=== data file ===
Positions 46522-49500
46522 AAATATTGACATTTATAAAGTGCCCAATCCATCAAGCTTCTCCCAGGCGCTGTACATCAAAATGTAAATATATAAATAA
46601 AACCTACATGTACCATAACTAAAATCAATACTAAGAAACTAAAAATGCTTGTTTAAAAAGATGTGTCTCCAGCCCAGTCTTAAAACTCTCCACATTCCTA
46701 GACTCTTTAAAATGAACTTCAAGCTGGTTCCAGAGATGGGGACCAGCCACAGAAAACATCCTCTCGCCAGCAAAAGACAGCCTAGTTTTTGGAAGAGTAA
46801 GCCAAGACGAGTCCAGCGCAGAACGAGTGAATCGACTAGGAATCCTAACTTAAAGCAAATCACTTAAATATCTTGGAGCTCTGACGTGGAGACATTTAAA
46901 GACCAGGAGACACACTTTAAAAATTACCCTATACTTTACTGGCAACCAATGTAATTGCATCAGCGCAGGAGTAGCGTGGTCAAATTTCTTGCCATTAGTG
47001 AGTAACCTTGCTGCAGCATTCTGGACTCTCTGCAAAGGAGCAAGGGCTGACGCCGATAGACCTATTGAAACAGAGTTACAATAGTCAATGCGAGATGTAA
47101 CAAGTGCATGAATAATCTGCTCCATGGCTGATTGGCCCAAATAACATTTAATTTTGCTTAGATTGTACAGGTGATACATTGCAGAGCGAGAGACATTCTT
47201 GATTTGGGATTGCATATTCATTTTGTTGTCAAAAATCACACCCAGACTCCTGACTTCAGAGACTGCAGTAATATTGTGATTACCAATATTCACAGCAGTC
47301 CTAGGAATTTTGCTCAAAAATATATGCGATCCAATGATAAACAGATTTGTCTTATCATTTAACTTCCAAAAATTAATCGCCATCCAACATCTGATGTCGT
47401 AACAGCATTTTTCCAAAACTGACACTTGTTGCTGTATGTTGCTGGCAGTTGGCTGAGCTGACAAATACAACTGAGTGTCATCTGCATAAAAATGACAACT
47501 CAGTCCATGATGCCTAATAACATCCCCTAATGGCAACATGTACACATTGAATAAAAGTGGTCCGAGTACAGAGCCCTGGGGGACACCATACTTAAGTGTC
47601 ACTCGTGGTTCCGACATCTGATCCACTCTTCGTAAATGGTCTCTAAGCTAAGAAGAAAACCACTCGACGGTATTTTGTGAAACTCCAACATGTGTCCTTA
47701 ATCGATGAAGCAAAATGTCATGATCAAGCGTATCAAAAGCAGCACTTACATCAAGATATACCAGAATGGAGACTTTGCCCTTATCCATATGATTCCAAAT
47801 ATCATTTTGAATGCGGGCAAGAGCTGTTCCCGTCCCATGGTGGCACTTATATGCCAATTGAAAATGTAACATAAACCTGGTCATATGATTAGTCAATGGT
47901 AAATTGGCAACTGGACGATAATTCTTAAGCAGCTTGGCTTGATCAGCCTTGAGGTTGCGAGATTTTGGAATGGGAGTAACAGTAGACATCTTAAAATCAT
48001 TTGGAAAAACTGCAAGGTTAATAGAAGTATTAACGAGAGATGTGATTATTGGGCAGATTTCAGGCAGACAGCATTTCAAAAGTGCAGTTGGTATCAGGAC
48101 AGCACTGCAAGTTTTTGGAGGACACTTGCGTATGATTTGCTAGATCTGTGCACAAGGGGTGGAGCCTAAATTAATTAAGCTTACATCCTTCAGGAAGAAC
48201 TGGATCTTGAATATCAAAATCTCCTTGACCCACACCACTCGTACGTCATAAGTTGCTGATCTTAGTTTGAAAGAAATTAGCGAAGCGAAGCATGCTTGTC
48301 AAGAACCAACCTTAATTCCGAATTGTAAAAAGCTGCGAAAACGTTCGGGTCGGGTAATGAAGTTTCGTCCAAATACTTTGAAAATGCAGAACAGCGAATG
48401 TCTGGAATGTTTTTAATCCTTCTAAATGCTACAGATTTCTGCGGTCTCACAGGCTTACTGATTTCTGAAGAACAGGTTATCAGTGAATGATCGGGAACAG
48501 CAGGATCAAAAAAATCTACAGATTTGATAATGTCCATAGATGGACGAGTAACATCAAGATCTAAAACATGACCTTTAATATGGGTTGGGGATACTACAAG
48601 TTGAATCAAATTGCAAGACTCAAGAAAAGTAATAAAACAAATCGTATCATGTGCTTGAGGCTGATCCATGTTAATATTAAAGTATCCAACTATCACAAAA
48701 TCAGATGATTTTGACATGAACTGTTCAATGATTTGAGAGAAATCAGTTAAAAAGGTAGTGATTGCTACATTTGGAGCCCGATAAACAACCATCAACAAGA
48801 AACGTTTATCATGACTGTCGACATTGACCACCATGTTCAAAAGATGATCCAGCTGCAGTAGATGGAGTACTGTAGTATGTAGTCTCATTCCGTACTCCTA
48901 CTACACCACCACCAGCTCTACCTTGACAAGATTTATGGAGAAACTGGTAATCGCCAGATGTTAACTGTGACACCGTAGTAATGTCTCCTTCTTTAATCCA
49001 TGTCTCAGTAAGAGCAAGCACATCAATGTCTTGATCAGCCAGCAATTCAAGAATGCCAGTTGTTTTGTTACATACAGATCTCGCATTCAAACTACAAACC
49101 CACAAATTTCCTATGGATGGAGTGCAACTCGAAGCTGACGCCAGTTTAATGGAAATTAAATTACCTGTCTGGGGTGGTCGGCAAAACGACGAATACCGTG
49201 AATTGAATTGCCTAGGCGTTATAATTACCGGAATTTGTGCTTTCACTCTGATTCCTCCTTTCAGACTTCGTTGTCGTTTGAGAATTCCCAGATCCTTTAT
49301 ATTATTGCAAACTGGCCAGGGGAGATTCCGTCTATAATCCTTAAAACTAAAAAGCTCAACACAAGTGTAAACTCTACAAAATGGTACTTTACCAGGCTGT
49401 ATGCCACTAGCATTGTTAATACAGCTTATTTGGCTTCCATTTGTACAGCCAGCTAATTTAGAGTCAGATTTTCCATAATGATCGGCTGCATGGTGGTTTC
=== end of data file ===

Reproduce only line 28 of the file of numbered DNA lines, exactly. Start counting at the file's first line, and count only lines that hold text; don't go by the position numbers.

49101 CACAAATTTCCTATGGATGGAGTGCAACTCGAAGCTGACGCCAGTTTAATGGAAATTAAATTACCTGTCTGGGGTGGTCGGCAAAACGACGAATACCGTG